LLM or MSc-degree - Does it impact my career options?


malte
Hi,

I will graduate with a liberal arts & science degree (with 1/3 of my credits in law) from the Netherlands this summer. My intention is to continue with postgraduate study for a year afterwards, followed by both GDL & LPC and (hopefully) a training contract in England.

Since I do not have a "proper" law degree, admission into law-related programmes at postgraduate level has obviously been somewhat difficult. I received offers for the following programmes:

- Edinburgh LLM International Law
- UCL MA Human Rights
- LSE MSc Human Rights

I am currently torn between LSE and Edinburgh. Paradoxically, my curriculum would be very similar at both places - a general focus on human rights law with 1-2 additional legal theory courses. Edinburgh offers the advantage of awarding a proper LLM in International Law rather than just an MA or MSc in Human Rights. LSE on the other hand has an even better reputation and the faculty seems to be a little better.

My question is this: Does the title of my postgraduate degree have any influence on my future career options; especially on my chances of obtaining a TC to fund both GDL & LPC?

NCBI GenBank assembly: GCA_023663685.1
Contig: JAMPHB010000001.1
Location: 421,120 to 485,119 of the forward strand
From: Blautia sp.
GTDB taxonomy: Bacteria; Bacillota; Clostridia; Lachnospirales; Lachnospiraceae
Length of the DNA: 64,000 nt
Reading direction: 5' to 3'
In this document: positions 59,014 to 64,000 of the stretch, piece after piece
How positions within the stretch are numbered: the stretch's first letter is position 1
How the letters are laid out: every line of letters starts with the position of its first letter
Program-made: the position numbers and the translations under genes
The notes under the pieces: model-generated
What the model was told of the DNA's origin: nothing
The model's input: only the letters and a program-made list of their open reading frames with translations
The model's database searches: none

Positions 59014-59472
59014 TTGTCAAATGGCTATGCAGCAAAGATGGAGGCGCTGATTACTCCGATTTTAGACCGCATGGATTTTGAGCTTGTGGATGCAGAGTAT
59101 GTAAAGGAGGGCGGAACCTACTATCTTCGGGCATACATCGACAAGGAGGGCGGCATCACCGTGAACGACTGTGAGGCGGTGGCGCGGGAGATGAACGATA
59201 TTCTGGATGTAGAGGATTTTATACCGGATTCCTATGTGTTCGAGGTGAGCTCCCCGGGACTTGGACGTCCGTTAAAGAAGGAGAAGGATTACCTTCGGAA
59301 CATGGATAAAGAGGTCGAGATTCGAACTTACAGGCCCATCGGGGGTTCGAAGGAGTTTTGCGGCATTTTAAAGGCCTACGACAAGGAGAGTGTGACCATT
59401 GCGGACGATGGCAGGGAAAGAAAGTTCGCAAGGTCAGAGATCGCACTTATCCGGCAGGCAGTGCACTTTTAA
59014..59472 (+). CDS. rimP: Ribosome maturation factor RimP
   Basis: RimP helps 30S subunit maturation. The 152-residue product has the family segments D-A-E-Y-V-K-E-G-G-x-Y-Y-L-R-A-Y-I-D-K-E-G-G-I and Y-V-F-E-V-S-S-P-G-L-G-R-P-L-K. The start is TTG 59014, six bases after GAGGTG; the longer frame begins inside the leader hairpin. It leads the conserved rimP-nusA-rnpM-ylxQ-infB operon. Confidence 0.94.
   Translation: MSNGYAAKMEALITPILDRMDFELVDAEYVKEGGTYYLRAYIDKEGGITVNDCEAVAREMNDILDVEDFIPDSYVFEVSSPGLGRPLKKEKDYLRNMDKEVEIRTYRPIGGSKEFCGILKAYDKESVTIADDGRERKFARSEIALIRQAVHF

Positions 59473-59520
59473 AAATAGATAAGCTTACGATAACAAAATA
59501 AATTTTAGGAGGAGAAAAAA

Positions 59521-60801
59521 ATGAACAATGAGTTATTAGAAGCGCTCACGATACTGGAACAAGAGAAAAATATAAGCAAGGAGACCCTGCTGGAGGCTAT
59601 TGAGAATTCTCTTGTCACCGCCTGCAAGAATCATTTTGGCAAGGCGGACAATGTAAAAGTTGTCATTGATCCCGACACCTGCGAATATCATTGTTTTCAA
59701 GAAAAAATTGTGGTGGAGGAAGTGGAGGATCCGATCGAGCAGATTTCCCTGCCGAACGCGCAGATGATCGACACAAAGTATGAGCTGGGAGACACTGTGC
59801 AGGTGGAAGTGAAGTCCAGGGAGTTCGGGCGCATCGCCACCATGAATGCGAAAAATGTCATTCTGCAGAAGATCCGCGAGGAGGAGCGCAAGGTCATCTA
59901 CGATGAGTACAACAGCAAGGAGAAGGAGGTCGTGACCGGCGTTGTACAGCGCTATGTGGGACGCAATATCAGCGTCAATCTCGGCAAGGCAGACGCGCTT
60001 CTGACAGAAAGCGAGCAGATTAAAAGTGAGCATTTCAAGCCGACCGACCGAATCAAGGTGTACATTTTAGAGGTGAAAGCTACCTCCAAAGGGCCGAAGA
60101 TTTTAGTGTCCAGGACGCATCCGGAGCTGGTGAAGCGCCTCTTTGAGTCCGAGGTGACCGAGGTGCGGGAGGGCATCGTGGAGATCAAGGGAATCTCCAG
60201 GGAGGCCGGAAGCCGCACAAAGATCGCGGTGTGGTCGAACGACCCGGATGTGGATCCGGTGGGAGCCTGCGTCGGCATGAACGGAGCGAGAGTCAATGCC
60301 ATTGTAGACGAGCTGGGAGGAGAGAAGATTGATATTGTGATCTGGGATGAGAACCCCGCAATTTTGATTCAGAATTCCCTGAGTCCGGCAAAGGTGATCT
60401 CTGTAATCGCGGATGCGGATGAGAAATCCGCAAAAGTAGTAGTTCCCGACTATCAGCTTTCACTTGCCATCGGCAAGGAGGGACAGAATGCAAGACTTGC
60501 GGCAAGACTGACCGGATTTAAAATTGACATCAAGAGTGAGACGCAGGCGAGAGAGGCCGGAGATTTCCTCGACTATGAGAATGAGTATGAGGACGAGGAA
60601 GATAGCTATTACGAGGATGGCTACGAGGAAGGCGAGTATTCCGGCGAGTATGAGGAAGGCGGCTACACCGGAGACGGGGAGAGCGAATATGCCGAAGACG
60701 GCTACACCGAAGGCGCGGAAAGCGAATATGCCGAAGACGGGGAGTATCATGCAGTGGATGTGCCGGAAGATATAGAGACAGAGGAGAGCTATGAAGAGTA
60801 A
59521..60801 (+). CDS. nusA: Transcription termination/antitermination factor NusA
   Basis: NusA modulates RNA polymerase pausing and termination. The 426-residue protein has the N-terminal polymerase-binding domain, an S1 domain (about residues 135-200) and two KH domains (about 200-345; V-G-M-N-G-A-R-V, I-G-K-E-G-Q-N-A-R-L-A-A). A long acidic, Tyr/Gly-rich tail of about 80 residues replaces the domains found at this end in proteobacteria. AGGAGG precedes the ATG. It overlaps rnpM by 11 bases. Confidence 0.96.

If an MsC in Human Rights from LSE would be less highly regarded than an LLM from Edinburgh, that would probably be an important factor in my decision-making. After all, nearly all other factors don't provide a strong indication for me (though I have a slight tendency towards LSE). Or maybe the "brand name" of LSE plays a big enough role to make up for the name of the degree?

My postgraduate-study is really purely based on academic interest, so it does not imply that I aim to focus on human rights as a practitioner.

Any advice (especially from practitioners) would be much appreciated.

Thanks,

Malte
Hi,

I will graduate with a liberal arts & science degree (with 1/3 of my credits in law) from the Netherlands this summer. My intention is to continue with postgraduate study for a year afterwards, followed by both GDL & LPC and (hopefully) a training contract in England.